• Winter 1966-1967 (date unknown) – The Soviet icebreaker Lenin, the USSR's first nuclear-powered surface ship, suffers a major accident (possibly a meltdown—exactly what happened remains a matter of controversy in the West) in one of its three reactors. It was rumored that around 30 of the crew were killed. The ship was abandoned for a year to allow radiation levels to drop before the three reactors were removed, to be dumped into the Tsivolko Fjord on the Kara Sea, along with 60% of the fuel elements packed in a separate container. The reactors were replaced with two new ones, and she reentered service in 1970.
  • January 22, 1968 – 7 miles (11 km) south of Thule Air Force Base, Greenland, a fire breaks out in the navigator's compartment of a B-52 which crashes, scattering three hydrogen bombs on land and dropping one into the sea. During a cleanup complicated by Greenland's harsh weather, contaminated ice and aircraft debris are buried in the U.S. Bomb fragments were recycled by Pantex, in Amarillo, Texas. Danes were outraged by the event because Greenland is a Danish possession, and Denmark forbids nuclear weapons on its territory. Denmark had massive demonstrations against the U.S. One warhead was recovered by Navy SEALs and Seabees (U.S. naval engineers) in 1979. An August 2000 report suggests that the other bomb remains at the bottom of Baffin Bay.
  • October 3, 1986 – 480 miles (770 km) east of Bermuda, K-219, a Soviet Yankee I-class submarine experienced an explosion in one of its nuclear missile tubes and at least three crew members were killed. Sixteen nuclear missiles and two reactors were on board. Soviet leader Mikhail Gorbachyov privately communicated news of the disaster to U.S. President Ronald Reagan before publicly acknowledging the incident on October 4. Two days later, on October 6, the submarine sank in the Atlantic Ocean while under tow in 18,000 feet (5.5 km) of water. [32]
  • October 1988 – At the nuclear trigger assembly facility at Rocky Flats in Colorado, two employees and a D.O.E. inspector inhale radioactive particles, causing closure of the plant. Several safety violations were cited, including uncalibrated monitors, inadequate fire equipment, and groundwater contaminated with radioactivity.
  • May 24, 1968 – The Soviet nuclear submarine K-27 (Project 645) was out at sea. During sea trials, the nuclear reactor had operated at reduced power, and on May 24, power inexplicably suddenly dropped. Attempts by the crew to restore power levels failed. Simultaneously, gamma radiation in the reactor compartment increased to 150 rad/h. Radioactive gases were released to the reactor compartment from the safety buffer tank, and radiation on board the submarine increased. The reactor was shut down, and approximately 20% of the fuel assemblies were damaged. The incident was caused by problems in the cooling of the reactor core The entire submarine was scuttled in the Kara Sea in 1981.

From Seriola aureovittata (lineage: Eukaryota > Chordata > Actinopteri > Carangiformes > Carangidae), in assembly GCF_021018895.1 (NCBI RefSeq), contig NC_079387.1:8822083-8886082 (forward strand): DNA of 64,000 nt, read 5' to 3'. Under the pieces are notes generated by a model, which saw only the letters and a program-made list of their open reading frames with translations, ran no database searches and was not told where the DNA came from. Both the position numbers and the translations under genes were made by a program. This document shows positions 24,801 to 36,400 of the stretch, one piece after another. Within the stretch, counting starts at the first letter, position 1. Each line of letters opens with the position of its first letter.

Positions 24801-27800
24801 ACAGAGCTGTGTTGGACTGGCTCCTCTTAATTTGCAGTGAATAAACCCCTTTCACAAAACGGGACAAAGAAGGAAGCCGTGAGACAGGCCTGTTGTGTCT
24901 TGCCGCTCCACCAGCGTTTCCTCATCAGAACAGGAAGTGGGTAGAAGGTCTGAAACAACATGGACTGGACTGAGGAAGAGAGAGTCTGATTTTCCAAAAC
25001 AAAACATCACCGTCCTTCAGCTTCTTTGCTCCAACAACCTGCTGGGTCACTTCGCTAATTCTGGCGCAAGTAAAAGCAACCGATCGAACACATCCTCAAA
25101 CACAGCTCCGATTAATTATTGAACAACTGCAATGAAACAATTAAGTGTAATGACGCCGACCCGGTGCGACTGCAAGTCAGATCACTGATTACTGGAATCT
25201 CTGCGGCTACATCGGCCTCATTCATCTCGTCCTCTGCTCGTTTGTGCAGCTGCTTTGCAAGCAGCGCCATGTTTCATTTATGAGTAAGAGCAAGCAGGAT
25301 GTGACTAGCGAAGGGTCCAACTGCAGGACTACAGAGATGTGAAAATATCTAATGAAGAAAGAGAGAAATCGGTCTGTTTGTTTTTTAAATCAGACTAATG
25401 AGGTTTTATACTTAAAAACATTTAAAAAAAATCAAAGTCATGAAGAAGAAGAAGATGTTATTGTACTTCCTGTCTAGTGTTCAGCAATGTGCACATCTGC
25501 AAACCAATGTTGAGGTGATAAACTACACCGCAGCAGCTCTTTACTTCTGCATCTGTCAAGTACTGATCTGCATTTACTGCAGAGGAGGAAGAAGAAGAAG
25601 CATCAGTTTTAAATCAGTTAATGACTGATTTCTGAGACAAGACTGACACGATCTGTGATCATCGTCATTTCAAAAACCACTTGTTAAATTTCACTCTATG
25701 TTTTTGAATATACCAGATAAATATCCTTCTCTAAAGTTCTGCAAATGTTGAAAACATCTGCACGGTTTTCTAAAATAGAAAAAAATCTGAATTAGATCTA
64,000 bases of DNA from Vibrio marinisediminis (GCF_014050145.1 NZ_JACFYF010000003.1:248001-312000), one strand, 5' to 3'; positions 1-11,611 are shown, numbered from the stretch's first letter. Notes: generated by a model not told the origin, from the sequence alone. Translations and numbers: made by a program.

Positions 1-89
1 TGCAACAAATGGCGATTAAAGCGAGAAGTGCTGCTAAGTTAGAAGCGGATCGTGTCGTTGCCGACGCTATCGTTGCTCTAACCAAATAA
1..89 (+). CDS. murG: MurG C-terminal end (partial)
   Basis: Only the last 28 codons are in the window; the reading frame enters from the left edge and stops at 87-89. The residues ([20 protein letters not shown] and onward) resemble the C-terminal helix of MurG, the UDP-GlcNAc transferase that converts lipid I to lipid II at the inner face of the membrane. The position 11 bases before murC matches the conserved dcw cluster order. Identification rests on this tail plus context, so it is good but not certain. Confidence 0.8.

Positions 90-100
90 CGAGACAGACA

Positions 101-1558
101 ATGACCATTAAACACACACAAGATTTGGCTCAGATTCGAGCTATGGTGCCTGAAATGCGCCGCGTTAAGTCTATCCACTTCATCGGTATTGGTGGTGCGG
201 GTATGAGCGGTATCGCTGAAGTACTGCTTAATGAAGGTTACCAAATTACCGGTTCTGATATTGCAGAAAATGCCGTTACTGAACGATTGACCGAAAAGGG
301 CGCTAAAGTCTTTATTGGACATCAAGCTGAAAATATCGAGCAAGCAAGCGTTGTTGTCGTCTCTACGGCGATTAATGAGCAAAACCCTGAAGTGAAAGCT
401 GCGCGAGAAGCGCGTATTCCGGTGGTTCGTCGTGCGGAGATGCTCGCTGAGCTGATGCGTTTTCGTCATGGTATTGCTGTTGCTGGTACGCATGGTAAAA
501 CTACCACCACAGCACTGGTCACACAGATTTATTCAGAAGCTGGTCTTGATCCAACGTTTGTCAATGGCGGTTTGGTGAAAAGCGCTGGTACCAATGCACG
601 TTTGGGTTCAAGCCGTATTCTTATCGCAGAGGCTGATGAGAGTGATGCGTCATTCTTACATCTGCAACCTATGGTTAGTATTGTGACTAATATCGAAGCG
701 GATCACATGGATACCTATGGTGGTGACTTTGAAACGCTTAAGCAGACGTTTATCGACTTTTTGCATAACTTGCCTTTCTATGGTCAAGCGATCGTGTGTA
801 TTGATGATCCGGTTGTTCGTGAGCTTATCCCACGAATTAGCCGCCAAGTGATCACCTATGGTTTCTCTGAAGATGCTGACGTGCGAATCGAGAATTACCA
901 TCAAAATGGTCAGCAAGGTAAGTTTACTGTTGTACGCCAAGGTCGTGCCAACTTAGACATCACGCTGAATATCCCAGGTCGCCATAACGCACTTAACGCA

• August 27, 1968 – The Project 667A Yankee-class nuclear submarine K-140 was in the naval yard at Severodvinsk for repairs. On August 27, an uncontrolled increase of the reactor's power occurred following work to upgrade the vessel. One of the reactors started up automatically when the control rods were raised to a higher position. Power increased to 18 times its normal amount, while pressure and temperature levels in the reactor increased to four times the normal amount. The automatic start-up of the reactor was caused by the incorrect installation of the control rod electrical cables and by operator error. Radiation levels aboard the vessel deteriorated.
  • December 12, 1971 – In the Thames River near New London, Connecticut, radioactive coolant water is being transferred from the submarine USS Dace to the submarine tender USS Fulton when 500 U.S. gallons (1,900 L) are spilled into the river.
  • 1975 – The American Sturgeon-class submarine USS Guardfish attempts to dump the depleted resin from its purification system (used to remove dissolved radioactive minerals and particles from the primary coolant loops of submarines). The ship is contaminated when the wind blows resin back onto the ship. This type of accident was fairly common; however, U.S. Navy nuclear vessels no longer discharge resin at sea.
  • OctoberNovember 1975 – While disabled, the submarine tender USS Proteus discharges radioactive coolant water into Apra Harbor, Guam. A Geiger counter at two of the harbor's public beaches showed 100 millirems/hour, fifty times the allowable dose.
  • May 22, 1978 – Aboard the submarine USS Puffer near Puget Sound, Washington, a valve was mistakenly opened, releasing up to 500 U.S. gallons (1,900 L) of radioactive water.
  • July 16, 1979 (34th anniversary of the Trinity test) – In Church Rock, New Mexico, the earth/clay dike of a uranium mill's "temporary" settling/evaporating pond fails. The pond was past its planned and licensed life and had been filled two feet (60 cm) deeper than design, despite evident cracking. The incident drains about 100 million U.S. gallons (380,000 ) of radioactive liquids and 1100 short tons (1000 metric tons) of solid wastes, which settle out up to 70 miles (100 km) down the Rio Puerco. [29]

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    Anti-Nuclear and environmental activist, publisher of two blogs on the subject of nuclear energy. Living less than three miles from Entergy's Indian Point, which is leaking tritium and strontium 90 into the Hudson, I write in the hopes of (more...)